GAINESVILLE, Fla. — To keep consumers safe from seafood that could be tainted by the Gulf oil spill, regulatory officials will rely on an incredibly sophisticated, delicate tool: the human nose.
Next month, University of Florida researchers will help government seafood inspectors learn to use their sense of smell to evaluate seafood products harvested from the Gulf of Mexico. The training is meant to keep consumers from eating seafood tainted with oil spilled in the water following the April 20 explosion of the Deepwater Horizon offshore drilling rig.
Seafood harvested in the Gulf may have ingested the water-soluble chemicals, making it dangerous for human consumption.
Scientific instruments can perform the same task but take much longer to get results, said University of Florida professor Steve Otwell, who has led UF’s professional seafood sensory school since it began in 1995. The instruments can only run about 20 to 30 samples in a week, and at a cost of $700 per sample, are expensive.
Those instruments rely on electronic recognition signals and can detect chemicals in much smaller concentrations, down to parts per billion. But the nose can quickly detect levels that are considered unhealthy—and when it comes to getting seafood from the ocean to a diner’s plate, the clock never stops ticking.
“Sensory analysis can be a very powerful tool,” said Otwell, a professor of food science and human nutrition with UF’s Institute of Food and Agricultural Sciences. “And it can be recognized for regulatory purposes. But only if you are trained to do it and it’s proven that you have the ability to do it.”
For years, Otwell said, UF has taught government inspectors and food industry professionals to evaluate seafood for freshness and consumer appeal, so it made sense to have UF lead the contaminant-detection training.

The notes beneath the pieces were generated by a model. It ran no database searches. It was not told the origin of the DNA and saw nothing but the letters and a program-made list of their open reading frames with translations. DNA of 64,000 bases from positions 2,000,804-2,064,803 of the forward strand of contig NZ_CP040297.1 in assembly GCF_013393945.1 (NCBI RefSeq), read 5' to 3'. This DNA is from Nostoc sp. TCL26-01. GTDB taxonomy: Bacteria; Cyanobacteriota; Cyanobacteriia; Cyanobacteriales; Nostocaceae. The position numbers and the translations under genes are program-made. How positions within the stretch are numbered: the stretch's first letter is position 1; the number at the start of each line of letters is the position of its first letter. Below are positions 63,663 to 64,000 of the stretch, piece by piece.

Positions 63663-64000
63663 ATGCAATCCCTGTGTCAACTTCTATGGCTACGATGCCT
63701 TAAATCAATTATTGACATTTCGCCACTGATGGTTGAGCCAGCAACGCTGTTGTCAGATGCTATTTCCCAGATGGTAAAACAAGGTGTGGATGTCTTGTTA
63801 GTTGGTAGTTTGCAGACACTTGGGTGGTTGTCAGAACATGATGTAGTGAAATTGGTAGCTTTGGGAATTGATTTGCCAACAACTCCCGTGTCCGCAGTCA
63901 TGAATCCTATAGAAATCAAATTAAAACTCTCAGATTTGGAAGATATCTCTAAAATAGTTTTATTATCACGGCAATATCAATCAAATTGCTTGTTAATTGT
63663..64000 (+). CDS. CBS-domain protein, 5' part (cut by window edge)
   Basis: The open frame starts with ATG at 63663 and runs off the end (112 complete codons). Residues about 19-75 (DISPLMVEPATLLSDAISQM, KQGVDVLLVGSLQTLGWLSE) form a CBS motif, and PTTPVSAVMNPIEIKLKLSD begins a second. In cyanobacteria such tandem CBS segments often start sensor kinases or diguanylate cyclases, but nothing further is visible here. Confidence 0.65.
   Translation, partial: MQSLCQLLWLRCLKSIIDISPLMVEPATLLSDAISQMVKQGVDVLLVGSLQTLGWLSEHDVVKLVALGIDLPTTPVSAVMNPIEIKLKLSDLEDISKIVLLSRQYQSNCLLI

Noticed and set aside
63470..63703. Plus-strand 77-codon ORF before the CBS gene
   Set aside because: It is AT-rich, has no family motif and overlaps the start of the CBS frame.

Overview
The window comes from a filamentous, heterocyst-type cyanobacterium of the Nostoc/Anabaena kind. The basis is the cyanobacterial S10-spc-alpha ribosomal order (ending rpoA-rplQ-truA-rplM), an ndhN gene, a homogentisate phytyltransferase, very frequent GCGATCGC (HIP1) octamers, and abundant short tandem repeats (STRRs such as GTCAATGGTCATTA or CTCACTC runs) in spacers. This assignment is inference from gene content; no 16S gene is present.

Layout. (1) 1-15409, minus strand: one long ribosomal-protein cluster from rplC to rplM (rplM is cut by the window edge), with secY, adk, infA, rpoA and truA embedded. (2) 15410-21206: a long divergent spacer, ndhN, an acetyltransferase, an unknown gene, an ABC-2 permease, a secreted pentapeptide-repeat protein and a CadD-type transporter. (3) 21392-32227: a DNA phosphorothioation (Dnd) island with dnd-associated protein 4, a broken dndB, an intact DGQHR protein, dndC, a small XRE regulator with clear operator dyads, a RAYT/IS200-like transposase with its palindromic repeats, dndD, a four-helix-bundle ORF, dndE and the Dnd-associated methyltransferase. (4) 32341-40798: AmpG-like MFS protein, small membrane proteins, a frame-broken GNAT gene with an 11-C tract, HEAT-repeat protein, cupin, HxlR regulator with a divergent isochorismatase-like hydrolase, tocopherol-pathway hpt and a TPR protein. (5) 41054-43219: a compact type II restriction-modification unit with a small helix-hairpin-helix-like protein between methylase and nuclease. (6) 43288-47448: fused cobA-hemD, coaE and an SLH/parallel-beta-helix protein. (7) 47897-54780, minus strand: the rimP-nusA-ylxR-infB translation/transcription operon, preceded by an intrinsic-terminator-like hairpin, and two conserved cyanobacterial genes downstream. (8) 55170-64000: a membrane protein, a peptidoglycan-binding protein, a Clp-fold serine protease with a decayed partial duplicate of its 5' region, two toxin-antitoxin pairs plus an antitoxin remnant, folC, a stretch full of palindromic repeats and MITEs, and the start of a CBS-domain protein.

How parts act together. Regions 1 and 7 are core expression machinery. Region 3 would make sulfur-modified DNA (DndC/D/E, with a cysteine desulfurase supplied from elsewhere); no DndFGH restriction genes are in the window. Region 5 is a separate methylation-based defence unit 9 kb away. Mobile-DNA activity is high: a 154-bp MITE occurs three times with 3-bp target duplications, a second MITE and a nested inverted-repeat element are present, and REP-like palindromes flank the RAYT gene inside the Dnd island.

In the last two weeks, UF officials have been freezing baseline samples of fresh, uncontaminated seafood to use in the training, expected to be held in mid-June on the Gainesville campus. UF will also help officials in Texas, Alabama, Louisiana and Mississippi set up similar training.
The Food and Drug Administration and Department of Commerce are the federal regulatory agencies that oversee seafood safety.
During the four-day training, which will be based on techniques learned from earlier oil spills such as the Exxon Valdez in 1989, a group of about 25 inspectors and regulators will learn protocol for handling seafood samples and examine different types and levels of contaminated seafood. They’ll be tested on their ability to sniff out polycyclic aromatic hydrocarbons – or PAHs – in fish, shrimp and crab, Otwell said.
And if history’s any guide, some of them won’t pass the smell test.
“You know from your own personal experience that some people can smell better than others,” he said. Some are gifted sniffers, he said, while others make lifestyle choices, such as smoking, that hinder their ability.
The training is an attempt to “educate and sharpen” a sense that’s naturally there, he said.
As evidence of the olfactory system’s power, Otwell points to things like just mowed grass, or spring flowers, and how a whiff of something can evoke memory.
For doubters, he offers this challenge: Hold your nose. Pop a slice of cheese in your mouth. Once you’re mid-chew, let yourself breathe normally.
“The difference is phenomenal,” he said. “The nose is a powerful instrument. If you don’t believe it, take the cheese test.”
Writer: Mickie Anderson, 352-273-3566, email@example.com
Source: Steve Otwell, 352-392-4221, ext. 304, firstname.lastname@example.org